Australia must hit net zero by 2050 to meet Paris: scientists

However, article two of the agreement locks signatories into following the “best available science” on the required “rapid reduction” of emissions, and the “highest level of ambition”, to limit global warming to below two degrees  and as close to 1.5 degrees  as possible.

Macquarie University Deputy Vice-Chancellor Lesley Hughes said the science showed that under the current trajectory of warming, net zero global emissions before 2050 would be required to limit the temperature rise to below two degrees.

“Net zero is absolutely necessary, but the bigger question is how quickly we get there, and what are the interim targets? If we are emitting like we are now and then suddenly hit net zero in 2050, we would overshoot the target by two degrees,” Professor Hughes said.

“The emissions plan and trajectory of emissions reduction over the next decade will count more to global warming than what happens in 2040 to 2050.”

The Morrison government has committed to achieve an interim target under the Paris Agreement to reduce the country’s emissions by 26 to 28 per cent on 2005 levels by 2030. It will likely use “carryover credits” gained by exceeding the Kyoto climate agreement to meet about half the emissions reduction required under Paris.


Labor said it would meet the 2030 goal without carryover credits, but has not detailed how quickly it would reduce emissions to zero between 2030 and 2050.

Australian National University Emeritus Professor Will Steffen said the 28 per cent emissions reduction target was “too little, too late” in light of what the science said was required to limit warming to under two degrees.

“In 2015, the Climate Change Authority found that to meet the Paris Agreement, Australia would need to reduce emissions by 40 to 65 per cent by 2030, with no carryover credits,” Professor Steffen said.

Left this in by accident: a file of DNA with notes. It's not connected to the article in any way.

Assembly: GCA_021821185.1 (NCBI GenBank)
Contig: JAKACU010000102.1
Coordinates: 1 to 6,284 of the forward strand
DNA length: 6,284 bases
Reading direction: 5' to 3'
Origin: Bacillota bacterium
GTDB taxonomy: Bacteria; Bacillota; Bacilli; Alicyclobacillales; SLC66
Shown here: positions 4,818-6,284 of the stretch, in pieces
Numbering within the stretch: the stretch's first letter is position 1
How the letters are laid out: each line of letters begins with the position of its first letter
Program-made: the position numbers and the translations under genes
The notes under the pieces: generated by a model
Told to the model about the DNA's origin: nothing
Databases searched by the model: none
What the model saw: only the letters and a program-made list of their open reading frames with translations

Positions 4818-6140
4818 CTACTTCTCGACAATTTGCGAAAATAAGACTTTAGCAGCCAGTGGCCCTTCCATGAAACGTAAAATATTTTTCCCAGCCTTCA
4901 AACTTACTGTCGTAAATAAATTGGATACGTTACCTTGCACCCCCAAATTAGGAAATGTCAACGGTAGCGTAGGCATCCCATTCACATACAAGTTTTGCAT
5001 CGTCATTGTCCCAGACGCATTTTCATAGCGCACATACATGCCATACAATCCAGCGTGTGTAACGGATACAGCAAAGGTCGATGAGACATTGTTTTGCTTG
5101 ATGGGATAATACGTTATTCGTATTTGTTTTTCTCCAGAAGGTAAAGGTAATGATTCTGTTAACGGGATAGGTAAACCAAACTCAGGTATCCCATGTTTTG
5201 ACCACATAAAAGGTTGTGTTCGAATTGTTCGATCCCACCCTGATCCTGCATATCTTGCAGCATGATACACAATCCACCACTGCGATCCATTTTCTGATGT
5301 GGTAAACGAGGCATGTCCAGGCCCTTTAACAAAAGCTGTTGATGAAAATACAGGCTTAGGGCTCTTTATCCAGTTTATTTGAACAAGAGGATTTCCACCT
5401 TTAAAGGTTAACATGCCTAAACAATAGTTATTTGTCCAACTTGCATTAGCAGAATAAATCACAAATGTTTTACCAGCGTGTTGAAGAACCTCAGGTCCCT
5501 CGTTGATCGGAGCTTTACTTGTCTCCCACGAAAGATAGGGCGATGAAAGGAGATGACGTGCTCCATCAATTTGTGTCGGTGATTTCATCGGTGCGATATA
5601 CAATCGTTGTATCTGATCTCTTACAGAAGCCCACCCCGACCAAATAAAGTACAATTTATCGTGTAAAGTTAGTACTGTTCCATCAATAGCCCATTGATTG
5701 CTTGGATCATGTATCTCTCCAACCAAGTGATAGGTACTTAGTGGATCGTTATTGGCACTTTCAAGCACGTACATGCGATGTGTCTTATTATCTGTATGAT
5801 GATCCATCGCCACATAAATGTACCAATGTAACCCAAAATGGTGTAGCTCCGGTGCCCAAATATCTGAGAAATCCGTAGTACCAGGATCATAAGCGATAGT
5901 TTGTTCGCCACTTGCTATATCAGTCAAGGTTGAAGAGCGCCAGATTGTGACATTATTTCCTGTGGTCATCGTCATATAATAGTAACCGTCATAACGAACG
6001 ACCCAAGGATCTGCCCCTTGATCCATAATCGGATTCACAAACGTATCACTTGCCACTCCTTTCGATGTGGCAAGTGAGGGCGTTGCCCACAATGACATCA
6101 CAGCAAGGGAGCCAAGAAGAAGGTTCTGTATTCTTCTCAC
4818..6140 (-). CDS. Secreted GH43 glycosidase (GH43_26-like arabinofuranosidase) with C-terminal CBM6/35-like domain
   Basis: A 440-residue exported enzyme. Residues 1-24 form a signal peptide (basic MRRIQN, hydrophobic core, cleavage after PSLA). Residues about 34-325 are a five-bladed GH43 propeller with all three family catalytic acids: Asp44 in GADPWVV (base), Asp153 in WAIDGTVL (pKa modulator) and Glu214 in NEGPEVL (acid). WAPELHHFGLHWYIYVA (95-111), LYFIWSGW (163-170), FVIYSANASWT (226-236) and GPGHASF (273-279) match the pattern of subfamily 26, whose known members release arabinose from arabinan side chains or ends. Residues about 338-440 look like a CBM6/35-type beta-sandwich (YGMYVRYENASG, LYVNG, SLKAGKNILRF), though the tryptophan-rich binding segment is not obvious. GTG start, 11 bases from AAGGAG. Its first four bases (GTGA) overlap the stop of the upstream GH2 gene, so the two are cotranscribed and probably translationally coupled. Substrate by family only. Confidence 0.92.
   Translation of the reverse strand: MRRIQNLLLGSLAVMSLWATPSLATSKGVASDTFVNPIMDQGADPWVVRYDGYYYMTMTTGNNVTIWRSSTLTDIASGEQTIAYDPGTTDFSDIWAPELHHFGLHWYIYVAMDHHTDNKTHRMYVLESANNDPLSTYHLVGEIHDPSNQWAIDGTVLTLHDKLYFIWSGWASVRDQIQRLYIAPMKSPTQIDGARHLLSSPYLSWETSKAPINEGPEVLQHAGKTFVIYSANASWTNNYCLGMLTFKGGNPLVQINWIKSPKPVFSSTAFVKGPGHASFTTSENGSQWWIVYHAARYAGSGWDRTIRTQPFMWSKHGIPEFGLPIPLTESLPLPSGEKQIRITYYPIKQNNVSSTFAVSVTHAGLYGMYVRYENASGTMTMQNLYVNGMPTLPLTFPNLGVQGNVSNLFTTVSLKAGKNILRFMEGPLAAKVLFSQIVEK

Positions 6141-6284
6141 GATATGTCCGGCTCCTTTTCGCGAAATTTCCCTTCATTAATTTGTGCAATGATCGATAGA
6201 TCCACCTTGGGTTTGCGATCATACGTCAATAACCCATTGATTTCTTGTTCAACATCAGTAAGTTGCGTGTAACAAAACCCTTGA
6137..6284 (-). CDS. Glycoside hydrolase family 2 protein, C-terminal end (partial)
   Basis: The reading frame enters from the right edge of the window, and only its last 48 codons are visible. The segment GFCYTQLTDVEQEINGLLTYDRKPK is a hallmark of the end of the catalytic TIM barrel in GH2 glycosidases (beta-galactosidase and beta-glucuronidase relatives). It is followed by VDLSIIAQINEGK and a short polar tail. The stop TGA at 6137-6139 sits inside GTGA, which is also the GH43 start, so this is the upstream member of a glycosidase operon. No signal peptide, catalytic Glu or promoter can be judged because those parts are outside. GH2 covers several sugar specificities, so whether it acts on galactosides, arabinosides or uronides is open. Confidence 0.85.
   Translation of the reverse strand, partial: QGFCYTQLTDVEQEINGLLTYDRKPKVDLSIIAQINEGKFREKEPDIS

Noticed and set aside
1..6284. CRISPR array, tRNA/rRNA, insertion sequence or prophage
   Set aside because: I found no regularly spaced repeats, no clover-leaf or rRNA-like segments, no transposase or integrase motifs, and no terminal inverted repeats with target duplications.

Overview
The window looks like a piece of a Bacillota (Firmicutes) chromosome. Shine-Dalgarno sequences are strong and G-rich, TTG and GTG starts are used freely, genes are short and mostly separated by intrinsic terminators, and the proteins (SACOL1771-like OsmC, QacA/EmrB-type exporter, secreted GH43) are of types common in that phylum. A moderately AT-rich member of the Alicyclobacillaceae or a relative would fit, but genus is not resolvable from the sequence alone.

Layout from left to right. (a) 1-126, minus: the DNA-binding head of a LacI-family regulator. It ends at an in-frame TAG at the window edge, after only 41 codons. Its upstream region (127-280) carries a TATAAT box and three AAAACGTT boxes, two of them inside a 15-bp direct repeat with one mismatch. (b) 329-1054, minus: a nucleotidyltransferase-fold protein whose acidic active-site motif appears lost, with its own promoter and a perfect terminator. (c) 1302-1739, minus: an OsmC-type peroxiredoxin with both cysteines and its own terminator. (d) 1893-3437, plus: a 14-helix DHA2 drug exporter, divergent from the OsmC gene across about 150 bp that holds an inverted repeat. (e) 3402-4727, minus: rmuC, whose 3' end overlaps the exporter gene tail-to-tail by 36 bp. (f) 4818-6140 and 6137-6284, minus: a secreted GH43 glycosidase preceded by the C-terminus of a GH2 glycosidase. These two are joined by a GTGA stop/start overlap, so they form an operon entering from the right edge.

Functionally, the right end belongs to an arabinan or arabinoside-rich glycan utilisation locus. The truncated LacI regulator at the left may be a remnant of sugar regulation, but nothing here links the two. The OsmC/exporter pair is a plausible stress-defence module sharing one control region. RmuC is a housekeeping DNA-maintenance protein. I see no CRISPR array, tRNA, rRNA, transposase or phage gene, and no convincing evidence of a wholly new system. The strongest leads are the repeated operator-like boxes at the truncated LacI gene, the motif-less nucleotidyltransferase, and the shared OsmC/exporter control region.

Pep Canadell, a senior research scientist for CSIRO and the executive director of the Global Carbon Project, said to keep warming to as close to 1.5 degrees as possible would require “global carbon neutrality”, and warned Australia against leaving the bulk of emissions reductions to after 2030.

“That would mean we have just 20 years to hit zero, and completely get rid of all fossil fuel electricity,” he said.

Minerals Council of Australia chief executive Tania Constable said her organisation “firmly supports” the Paris Agreement, and it was developing a climate action plan on “how the mining industry can assist Australia meet its commitments”.

The Australian Petroleum Production and Exploration Association also endorses the Paris Agreement and chief executive Andrew McConville pointed out “a number of our member companies already support net zero emissions by 2050”.

Australian gas giants Woodside and Santos, as well as multinational resources companies Shell, Chevron and BHP Billiton, back the Paris Agreement and promote their aspiration to be carbon neutral by 2050.

Last week, Energy giant BP went a step further, committing to eliminate or offset carbon emissions from all of its oil and gas sales by 2050.


The Business Council of Australia and the Australian Industry Group endorse both the Paris Agreement and a goal to reach net zero by 2050.

On Monday a key financial regulator, the Australian Prudential Regulation Authority, said it would increase its scrutiny on how institutions manage climate risks, which would include “stress testing and disclosure of market-useful information”.

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